Fungal pathogens and disease-induced extinction: Are fungal diseases different?
- Jamie Voyles
- Cheryl J. Briggs
- Auston M. Kilpatrick
|Working Group||18th—22nd March 2013||Participant List|
|Working Group||12th—15th September 2013||Participant List|
Fungi have not traditionally been regarded as a conservation threat. Yet emerging fungal diseases have caused mass-mortality events and multiple extinctions in vertebrate hosts. Some of the most notable examples include white-nose syndrome in bats and amphibian chytridiomycosis, which has been well studied for over a decade. Our working group will consider the theoretical mechanisms that could predispose host populations to extinction from fungal pathogens. We will use pre-existing datasets to address specific questions regarding transmission, rate of spread, the range of host species and pathogen persistence independent of the host, all of which are factors implicated in disease-induced extinction. We will ask if these mechanisms are sufficient to explain the large impacts that recently emerging fungal diseases are having on their host populations, or if other unique features of fungal diseases are contributing to their impacts. This work will provide specific recommendations for research and conservation for newly emerging fungal diseases that threaten their hosts with extinction.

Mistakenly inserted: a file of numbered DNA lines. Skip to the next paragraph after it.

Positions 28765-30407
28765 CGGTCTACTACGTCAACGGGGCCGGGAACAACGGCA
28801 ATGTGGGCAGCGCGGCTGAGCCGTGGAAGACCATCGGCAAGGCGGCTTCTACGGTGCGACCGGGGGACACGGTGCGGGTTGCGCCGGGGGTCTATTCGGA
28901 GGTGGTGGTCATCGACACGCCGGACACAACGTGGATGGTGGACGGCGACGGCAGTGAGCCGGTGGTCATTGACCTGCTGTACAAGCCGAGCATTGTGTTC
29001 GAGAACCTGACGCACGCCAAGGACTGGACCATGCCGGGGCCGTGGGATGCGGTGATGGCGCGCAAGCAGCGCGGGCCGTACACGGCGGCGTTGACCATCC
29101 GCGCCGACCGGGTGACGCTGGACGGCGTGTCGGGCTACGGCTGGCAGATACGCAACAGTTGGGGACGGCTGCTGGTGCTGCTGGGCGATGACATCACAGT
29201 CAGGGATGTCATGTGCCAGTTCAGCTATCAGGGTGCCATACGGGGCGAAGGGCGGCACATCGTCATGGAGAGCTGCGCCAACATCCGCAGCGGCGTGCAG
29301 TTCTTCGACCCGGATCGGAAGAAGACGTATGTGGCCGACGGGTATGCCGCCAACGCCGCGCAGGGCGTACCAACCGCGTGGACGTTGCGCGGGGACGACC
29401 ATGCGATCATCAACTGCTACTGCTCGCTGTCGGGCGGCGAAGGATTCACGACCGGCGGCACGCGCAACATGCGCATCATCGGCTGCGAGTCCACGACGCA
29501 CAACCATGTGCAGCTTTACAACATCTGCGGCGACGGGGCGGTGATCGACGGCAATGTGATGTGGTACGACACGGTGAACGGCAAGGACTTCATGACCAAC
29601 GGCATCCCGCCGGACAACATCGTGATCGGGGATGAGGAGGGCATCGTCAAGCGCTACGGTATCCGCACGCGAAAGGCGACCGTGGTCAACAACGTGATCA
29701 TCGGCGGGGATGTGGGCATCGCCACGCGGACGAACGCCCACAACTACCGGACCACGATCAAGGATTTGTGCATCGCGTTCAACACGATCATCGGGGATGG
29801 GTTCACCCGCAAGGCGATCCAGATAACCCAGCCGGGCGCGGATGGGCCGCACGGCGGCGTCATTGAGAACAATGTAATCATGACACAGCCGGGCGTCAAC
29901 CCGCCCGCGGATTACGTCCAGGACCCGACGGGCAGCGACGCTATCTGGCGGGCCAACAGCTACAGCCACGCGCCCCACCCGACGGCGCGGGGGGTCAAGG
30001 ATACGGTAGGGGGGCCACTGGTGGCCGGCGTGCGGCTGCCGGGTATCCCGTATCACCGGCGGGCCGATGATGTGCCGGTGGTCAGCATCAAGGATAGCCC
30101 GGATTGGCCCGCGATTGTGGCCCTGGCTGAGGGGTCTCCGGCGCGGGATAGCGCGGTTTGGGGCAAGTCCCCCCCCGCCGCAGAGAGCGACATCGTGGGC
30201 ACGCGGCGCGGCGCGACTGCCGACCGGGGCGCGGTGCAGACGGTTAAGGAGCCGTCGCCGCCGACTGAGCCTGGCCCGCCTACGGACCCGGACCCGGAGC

|Type||Product of NCEAS Research|
|Journal Article||Voyles, Jamie. In press. Beyond too little, too late: Managing emerging infectious diseases requires coordinated, international action. PLoS Pathogens.|